When considering future career options, young people mainly turn to their families and friends

Across all age groups, the majority of young people confirmed that advice from parents/family and friends, followed by open days, career websites and one-on-one coaching are their preferred sources. This pattern was repeated across the gender groups, though female respondents put a higher emphasis on one-on-one coaching than males (Figure 5).

Figure 5: The types of sources used when considering future career options

Figure 5: The types of sources used when considering future career options

Base: 468 (multiple options could be selected)

When considering a career, qualifications needed, skills and knowledge needed and salary are most important for young people

The qualifications and skills needed for a particular career as well as salary offered were considered most important by the respondents. In terms of gender, the results are slightly different, as females prioritise career progression over salary as third most important factor, while males value salary over skills and knowledge (Figure 6).

Figure 6: Types of information young people what to know about jobs

Figure 6: Types of information young people what to know about jobs

Base: 468 (multiple options could be selected)

Preferred information channels are electronic means, Open days and Social Media

Across the age groups, there are only slight differences in the ranking of the top-three career information channels: electronic (e.g. websites, apps, videos etc.), open days followed by social media (Figure 7).

Figure 7: Career information channels preferred by young people

Figure 7: Career information channels preferred by young people

Base: 468 (multiple options could be selected)

Young people want career information that is up to date, detailed and provides real-time information

The different age groups prioritised information that is up to date when accessing information about careers. This pattern is repeated across gender groups, though males put a higher emphasis on a career path being endorsed by industry or a representative body compared to females and the overall respondent age groups (Figure 8).

Figure 8: Most important factors when accessing career information

Figure 8: Most important factors when accessing career information

Base: 468 (multiple options could be selected)

My World of Work and UCAS are the most used careers websites

The Scottish My World of Work and the UK-wide UCAS are the most prevalently used careers websites among young people. The third most-used website is Planit, run by a consortium of Scottish LAs. The LA recruitment website My Job Scotland, where the vacancies for the building standards services are advertised, ranks fourth among the websites used. The LAs interviewed did not report any issues with the My Job Scotland website (Figure 9).

Figure 9: Awareness (1) and use (2) of career websites

Figure 9: Awareness (1) and use (2) of career websites

Base: 1827 (multiple responses were possible)

4.3 Careers advice

The survey of career advisers undertaken for this project confirmed careers talks from industry, real-time information and the information being interactive as the most important aspects of providing career information to young people.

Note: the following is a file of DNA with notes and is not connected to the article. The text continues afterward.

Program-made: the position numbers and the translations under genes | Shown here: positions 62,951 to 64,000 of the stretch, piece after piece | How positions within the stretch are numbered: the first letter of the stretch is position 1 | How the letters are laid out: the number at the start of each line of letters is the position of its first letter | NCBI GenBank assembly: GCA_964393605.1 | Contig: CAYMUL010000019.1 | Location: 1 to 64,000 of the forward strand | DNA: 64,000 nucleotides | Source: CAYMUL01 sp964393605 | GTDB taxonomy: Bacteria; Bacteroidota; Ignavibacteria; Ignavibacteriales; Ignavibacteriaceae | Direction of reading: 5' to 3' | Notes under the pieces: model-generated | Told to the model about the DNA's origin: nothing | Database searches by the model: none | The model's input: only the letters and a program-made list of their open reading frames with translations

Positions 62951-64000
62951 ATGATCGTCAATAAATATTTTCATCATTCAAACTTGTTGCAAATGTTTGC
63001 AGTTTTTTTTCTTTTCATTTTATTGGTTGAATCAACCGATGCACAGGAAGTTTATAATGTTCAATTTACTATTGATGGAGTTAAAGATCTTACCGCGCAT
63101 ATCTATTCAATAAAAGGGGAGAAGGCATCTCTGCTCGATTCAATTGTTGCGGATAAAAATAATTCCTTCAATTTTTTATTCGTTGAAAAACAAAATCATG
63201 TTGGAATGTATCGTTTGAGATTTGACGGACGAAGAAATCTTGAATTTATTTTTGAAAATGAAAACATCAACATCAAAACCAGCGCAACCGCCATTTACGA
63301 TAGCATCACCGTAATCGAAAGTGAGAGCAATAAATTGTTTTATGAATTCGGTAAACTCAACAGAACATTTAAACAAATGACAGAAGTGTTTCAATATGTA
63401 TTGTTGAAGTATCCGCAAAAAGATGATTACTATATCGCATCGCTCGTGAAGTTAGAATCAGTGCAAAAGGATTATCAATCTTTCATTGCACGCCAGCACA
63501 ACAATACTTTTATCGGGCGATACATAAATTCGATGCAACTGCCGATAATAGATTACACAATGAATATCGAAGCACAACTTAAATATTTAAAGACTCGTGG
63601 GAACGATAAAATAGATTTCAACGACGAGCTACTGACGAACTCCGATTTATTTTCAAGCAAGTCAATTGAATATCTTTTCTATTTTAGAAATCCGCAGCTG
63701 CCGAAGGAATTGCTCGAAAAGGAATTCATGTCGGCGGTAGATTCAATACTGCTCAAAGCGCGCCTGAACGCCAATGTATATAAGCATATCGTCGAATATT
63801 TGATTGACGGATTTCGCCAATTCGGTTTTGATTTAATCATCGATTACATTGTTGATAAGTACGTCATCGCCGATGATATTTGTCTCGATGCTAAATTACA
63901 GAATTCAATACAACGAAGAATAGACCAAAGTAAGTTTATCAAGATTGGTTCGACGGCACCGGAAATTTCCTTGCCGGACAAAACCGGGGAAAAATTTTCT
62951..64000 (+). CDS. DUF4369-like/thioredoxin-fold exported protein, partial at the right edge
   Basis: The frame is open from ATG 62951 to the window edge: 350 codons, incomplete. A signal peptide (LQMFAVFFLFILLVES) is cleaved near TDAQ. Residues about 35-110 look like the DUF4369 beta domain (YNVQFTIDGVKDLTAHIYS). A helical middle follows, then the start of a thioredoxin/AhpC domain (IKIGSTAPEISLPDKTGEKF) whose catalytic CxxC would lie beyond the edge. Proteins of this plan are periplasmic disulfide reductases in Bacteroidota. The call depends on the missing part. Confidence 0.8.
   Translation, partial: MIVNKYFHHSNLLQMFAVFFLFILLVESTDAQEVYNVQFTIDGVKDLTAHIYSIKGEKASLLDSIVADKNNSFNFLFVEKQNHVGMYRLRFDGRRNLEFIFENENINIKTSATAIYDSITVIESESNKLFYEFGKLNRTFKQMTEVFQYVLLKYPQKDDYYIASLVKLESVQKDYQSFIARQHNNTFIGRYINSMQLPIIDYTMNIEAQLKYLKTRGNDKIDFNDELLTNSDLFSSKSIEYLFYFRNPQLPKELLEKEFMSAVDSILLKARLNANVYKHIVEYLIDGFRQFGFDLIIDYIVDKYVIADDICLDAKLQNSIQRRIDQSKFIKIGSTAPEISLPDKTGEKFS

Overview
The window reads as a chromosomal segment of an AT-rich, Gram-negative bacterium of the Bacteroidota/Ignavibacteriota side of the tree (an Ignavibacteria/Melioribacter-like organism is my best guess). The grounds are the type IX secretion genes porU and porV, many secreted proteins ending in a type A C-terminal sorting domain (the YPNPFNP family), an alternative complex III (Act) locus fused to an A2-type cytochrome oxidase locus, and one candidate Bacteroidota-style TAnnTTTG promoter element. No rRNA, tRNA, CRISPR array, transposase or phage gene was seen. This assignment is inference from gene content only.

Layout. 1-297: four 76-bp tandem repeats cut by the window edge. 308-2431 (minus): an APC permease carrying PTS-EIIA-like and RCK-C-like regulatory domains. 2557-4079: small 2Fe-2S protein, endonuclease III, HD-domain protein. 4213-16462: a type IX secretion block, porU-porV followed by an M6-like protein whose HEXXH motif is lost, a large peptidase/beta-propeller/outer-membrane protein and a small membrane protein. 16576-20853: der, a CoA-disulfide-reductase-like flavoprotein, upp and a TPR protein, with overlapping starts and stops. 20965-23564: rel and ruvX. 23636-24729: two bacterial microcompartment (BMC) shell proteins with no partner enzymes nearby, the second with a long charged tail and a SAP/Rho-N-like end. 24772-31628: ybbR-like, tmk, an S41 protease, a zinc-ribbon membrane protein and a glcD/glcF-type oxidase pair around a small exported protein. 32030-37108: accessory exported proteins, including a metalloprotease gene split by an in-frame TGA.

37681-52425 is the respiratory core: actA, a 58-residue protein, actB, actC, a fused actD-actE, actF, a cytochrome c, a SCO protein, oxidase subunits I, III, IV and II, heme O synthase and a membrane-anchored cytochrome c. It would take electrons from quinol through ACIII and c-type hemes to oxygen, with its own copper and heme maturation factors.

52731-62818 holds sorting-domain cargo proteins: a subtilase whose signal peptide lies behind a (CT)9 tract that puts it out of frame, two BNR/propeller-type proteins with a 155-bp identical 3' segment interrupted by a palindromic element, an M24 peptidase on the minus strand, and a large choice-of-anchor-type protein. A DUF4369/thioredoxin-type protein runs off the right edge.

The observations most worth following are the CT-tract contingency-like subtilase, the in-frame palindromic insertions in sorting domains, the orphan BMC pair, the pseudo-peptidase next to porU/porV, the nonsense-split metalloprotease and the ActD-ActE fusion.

Careers advisers are in agreement with young people that the information most needed on careers is the qualification requirements, as well as whether there are different entry routes into the job (e.g. routes direct from school, college and university).

Furthermore, in the opinion of careers advisers, young people are most interested in the expected/average salaries associated with a job, followed by the qualifications needed.

Experience of career information requests on building standards

Half of the careers advisers said they have previously been asked about careers related to building standards (e.g. surveying, but not specifically building standards) by young people.

The actions taken included:

  • Showing the young person how to find out more using MyWow and other websites.
  • Referring them to web-based sources, looking at both FE and HE entry routes, MA options, and sources of information and vacancies.
  • Discussing with them their level of understanding of the industry, their reasons for wanting to enter the industry, sources of support, where they could gain related work experience.
  • In one case, suggesting the young person speak to a relation who was a building surveyor and look at entry requirements of courses.
  • Arranging work experience at an architect's office.

On the whole, careers advisers suggested they had a fair knowledge of building standards. To improve their own knowledge, they suggested a talk or seminar from employers would be most helpful, as well as liaison with a representative body. However, the findings from the young people's survey suggest that advice from careers professionals has little influence over their interest in a construction-related career. The most important factors being career prospects and salary.

4.4 A career adviser's perspective on career engagement

In the view of careers advisers, essential elements of a strategy for attracting young people in building standards should include:

  • Employers visiting schools and giving careers talks/careers chats
  • Clarity on routes into the profession and pathways
  • Having clarity about what the job involves
  • Personal success stories and case studies
  • Letting Skills Development Scotland and schools know where there are vacancies so they can promote them to young people
  • Making sure career advisers are up to date about industry
  • Emphasising the careers prospects and job satisfaction
  • Linking learning in the classroom to the world of work and highlighting the importance of skills (rather than just qualifications)

The attractiveness of careers talks and face to face interaction are highlighted both by young people and careers advisers contributing to this research. There is evidence to confirm this is a highly effective tool; for example, research suggests that "on average, for each career talk with someone from outside of the school experienced at age 14-15 young people benefited from a 0.8% wage premium when they were 26"[16].

Research conducted in 2014 (and quoted in a relevant 2019 report) also found that young people place a great deal of value on careers talks - 84% of those exposed to 3+ career talks felt it was helpful for them in deciding on a career, followed by mentoring (78%) and work experience (58%)[17].


Contact

Email: sarah.waugh@gov.scot